The organization, regulation and functions of genes in the pericentric heterochromatin of the Drosophila melanogaster third chromosome

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Centromeric heterochromatin

Alterations to chromatin through the post-translational modification of histone proteins or the binding of non-histone proteins is important for the tight control and specification of nuclear processes (e.g. transcription) occurring at most chromosomal regions. In this thesis, I report on the roles of enzymes responsible for adding methyl groups to histone H3 at lysine 4 (H3K4)—a modification pattern which is found at most active genes. I focus on a functional characterization of dSet1, which I show is responsible for most di- and trimethylation of H3K4. I also present evidence that dSet1 interacts with members of an evolutionarily conserved complex and that complex members are collectively required for H3K4 methylation. This work establishes a model system for better understanding functions of methyl-H3K4 in metazoans. Given that the dSet1 gene was found in pericentric heterochromatin, I became interested in the regulation, functions and organization of other genes in this specialized genomic compartment. Pericentric heterochromatin encompasses approximately 1/3 of the Drosophila melanogaster DNA sequences, yet contains just over 1% of Drosophila genes. Since pericentric heterochromatin has a low gene density, remains condensed throughout the cell cycle, and ‘silences’ most genes ectopically placed within it, it has in the past been mistakenly regarded as transcriptionally inert. However, there are still approximately 200 transcribed genes present in pericentric regions, and many of these genes are essential and/or expressed ubiquitously throughout development. Here I report a broad requirement for structural components of heterochromatin (Su(var) proteins) in the expression of genes in Drosophila pericentric heterochromatin, expanding on previous work reporting that Su(var) proteins and a heterochromatic environment are required for the expression of genes in this region. Due to difficulties arising in sequencing, mapping and genetically manipulating heterochromatic regions, much work remains in order to fully characterize the heterochromatic genome. I have assisted in these efforts by identifying and characterizing essential functions in 3rd chromosome pericentric heterochromatin by sequencing genetic mutants and through gene-targeting using RNA interference (RNAi). Together my data will contribute to collaborative efforts to obtain a basic understanding of the regulation, organization and functions of genes in pericentric heterochromatin.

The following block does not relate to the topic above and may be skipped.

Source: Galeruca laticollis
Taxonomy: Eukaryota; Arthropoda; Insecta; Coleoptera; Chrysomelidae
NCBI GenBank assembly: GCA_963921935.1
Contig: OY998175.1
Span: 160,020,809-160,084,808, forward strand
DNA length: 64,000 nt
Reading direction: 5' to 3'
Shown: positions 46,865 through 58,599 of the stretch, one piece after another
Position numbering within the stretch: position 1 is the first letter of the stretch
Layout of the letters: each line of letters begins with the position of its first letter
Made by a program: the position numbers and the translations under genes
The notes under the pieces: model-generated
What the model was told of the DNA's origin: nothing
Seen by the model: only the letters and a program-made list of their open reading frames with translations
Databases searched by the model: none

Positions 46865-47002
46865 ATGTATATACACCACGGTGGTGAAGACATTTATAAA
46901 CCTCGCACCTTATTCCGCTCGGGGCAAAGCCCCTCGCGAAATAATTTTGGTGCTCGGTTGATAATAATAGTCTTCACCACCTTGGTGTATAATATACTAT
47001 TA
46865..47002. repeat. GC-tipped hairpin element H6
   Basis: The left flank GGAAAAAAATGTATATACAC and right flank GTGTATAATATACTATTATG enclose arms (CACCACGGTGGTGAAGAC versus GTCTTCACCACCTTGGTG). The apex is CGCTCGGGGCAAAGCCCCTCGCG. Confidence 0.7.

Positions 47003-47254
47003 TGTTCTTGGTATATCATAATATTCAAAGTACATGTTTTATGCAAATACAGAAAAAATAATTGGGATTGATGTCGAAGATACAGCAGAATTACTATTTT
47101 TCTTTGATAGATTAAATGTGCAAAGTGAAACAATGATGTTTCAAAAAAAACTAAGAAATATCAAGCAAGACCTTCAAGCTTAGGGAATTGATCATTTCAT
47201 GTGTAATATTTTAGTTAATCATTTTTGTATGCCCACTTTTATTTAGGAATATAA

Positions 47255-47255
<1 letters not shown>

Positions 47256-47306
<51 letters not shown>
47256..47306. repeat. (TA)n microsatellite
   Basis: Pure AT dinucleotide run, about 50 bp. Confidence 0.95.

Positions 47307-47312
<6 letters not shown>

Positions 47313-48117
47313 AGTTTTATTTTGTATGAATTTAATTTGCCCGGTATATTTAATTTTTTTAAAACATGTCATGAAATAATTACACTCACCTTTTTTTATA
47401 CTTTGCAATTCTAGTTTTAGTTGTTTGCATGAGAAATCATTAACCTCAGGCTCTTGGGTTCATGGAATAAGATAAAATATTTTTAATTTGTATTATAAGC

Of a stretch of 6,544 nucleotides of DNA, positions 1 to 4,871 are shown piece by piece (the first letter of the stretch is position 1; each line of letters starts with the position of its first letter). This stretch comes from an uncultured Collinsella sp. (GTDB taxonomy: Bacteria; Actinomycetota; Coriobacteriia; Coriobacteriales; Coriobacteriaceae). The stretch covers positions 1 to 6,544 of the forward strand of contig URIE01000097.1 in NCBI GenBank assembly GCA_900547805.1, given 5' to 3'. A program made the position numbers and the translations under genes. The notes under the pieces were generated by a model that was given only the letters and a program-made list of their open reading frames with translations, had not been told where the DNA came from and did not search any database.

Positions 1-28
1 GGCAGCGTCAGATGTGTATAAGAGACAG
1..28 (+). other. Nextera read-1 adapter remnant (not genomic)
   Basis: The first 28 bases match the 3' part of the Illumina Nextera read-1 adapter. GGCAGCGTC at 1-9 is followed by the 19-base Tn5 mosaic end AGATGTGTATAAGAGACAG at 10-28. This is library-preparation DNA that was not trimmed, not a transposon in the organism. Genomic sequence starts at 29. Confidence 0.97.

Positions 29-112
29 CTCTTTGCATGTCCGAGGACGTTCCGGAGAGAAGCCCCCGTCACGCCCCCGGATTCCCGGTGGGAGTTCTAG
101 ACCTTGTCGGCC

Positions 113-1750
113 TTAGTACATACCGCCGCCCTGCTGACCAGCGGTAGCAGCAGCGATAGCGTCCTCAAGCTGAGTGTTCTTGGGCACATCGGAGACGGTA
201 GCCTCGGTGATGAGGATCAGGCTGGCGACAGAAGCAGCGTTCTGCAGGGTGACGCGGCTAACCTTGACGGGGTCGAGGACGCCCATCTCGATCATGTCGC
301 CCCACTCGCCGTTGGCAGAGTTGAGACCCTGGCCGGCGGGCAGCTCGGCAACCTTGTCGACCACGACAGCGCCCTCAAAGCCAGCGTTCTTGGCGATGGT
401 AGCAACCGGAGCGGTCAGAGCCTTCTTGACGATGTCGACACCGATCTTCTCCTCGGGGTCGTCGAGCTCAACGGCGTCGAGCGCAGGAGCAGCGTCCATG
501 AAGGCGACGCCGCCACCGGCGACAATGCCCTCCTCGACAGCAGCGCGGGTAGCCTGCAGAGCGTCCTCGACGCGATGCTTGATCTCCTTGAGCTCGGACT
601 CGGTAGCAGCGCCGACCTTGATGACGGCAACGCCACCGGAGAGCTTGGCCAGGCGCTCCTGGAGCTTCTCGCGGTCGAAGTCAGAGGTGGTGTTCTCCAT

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Barry Honda
Science: Department of Molecular Biology and Biochemistry
Thesis type: 
(Thesis) Ph.D.